• Susan Ohl, a Second Amendment Sister and NRA certified instructor, said her classes are 30-40% women., and noted that most violent crimes are man against woman. She told the Senators that a civilized society has a responsibility to protect the weakest. She remarked that she is concerned with the "victim" zones in HB12. Noted that in Florida, criminals quickly adapted to a CCW there by attacking rental cars, knowing that the law did not allow out-of-state tourists to have firearms, and said that criminals here would quickly learn where to go to find defenseless victims. Ohl requested a technical change to the language in the bill, noting that the word "aptitude" had been substituted for the correct word "attitude" in the requirement for persons to require the "Knowledge, Skills and Attitude" to obtain a license. She closed by saying that HB12 is not perfect, but so long as they don't remove right to self-defense in a car, or add safe-storage, she supports.

Senator Dann inquired about the current HB12 requirement for 12 hours of training. Ohl noted that the NRA's Basic Pistol course is 10 hours, so she teaches that, and Personal Protection together as an 18 hour course. Dann asked about her support for training about when use of deadly force is appropriate. Ohl agreed that "when to use" is as important as "how to use". She said that the NRA courses she spoke of already address these issues.

Senator Fedor asked Ohl if the training covers all types of handguns. Ohl said training is same for small caliber or large.

Senator Herington noted that doctors, lawyers and teachers all get recurrent training, but there is no provision for license-holders to get recurrent training in HB12. Ohl noted that too many mandates will reduce the number of people who get a license. She also remarked that drivers are not required to take a driving test every time they renew.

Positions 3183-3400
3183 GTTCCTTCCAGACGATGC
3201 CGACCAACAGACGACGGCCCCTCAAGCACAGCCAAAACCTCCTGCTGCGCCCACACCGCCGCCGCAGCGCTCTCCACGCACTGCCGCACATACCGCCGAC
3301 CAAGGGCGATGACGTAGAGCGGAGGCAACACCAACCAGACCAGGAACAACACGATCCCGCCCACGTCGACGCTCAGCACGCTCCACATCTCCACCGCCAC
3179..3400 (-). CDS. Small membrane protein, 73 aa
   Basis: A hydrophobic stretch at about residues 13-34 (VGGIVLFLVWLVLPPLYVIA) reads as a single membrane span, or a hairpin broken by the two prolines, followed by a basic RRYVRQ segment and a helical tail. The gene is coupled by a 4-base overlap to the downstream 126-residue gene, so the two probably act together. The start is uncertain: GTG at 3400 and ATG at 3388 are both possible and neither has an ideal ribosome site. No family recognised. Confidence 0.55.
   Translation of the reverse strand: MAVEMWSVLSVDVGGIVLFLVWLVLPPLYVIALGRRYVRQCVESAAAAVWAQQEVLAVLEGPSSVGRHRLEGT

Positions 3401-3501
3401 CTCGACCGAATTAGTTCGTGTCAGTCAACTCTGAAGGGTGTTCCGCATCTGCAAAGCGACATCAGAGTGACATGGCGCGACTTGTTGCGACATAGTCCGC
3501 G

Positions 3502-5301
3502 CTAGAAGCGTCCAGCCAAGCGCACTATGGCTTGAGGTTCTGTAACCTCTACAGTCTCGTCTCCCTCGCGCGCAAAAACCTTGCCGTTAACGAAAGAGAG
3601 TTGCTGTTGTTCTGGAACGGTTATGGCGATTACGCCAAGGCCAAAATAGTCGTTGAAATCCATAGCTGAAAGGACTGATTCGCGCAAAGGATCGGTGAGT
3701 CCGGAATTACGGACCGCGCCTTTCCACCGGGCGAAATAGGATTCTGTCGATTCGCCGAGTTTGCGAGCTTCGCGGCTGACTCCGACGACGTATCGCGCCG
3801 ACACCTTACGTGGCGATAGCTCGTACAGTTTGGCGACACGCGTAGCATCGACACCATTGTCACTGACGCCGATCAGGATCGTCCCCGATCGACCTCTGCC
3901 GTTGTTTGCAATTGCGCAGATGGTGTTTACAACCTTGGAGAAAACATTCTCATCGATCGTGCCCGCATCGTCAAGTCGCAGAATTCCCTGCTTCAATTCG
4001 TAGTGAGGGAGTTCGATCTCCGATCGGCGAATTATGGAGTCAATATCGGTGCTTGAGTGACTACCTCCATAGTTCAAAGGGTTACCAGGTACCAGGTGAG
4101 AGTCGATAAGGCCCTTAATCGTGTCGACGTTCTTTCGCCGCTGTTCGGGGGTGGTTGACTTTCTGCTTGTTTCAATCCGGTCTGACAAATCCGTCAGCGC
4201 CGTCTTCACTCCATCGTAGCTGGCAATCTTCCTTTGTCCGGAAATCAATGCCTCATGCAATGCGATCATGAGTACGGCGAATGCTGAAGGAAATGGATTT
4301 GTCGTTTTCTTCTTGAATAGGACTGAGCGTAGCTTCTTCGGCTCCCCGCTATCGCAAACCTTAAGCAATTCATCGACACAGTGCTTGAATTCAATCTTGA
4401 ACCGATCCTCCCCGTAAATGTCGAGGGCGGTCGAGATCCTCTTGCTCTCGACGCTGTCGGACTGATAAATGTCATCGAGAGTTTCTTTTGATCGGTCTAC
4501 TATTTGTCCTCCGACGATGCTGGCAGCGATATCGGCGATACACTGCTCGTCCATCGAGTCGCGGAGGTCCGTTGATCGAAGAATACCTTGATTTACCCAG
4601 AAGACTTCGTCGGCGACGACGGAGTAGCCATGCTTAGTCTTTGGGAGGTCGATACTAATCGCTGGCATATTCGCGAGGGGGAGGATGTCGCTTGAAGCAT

• Kate Smith, a Second Amendment Sister, a business person and an elected Township Trustee, testified in support of HB12. Told about her sister Becky, who was a victim of a violent home invasion, which resulted in her dying from a gunshot blast to the back. Smith, noting that she could have been attacked in her car or anywhere else, said that she has no doubt Becky would be alive today if she had a gun. Smith noted that her sister taught her that she "will NOT be a victim", but regrets that Ohio law considers her guilty until proven innocent for carrying, which she does do. She closed by stating that "if Gov. Taft vetoes this bill, "tell him YOU'LL make it law, for Becky and me."

Senator Fedor told Smith she agrees "we need to protect children" and that she doesn't want to move in the wrong direction." She asked Smith if she supported a background check to prevent criminals and mentally ill from obtaining licenses. Smith remarked that she sat on her county Board of Mental Health, and that there is NO way the check for that. She would support criminal background check only.

• Trisha Williams, a member of OFCC and the NRA, offered testimony in support of HB12. She also is an NRA certified instructor, and said 50% of her students are women. She told the Senators carrying a firearm is the best self-defense, and closed by saying that HB12 "gives men AND women the right to choose" if they want to defend themselves.

Senator Herington asked is Williams had any thoughts on the training in HB12. Williams stated that NRA training courses stress safety first, and that no aditional provisions would be needed.

• Merrianne Sanderson, single parent and graduate of both "Refuse to Be a Victim" and "Personal Protection", testified that she has met many women in her sport and educational shooting endeavors. She said "this is definitely not a guy thing." Sanderson closed by nothing that there are over 22,000 anti-gun laws in this country, and yet the bad guys still have guns. She asked Senators to restore women's legal right to protect themselves, and closed by saying "The police are not my personal
bodyguards. The police don't guard me when the sun goes down. They don't stand watch over my business. I need to be able to protect myself. Please pass House Bill 12."

Others testified at this hearing as well, both for and against. Further summaries will be posted.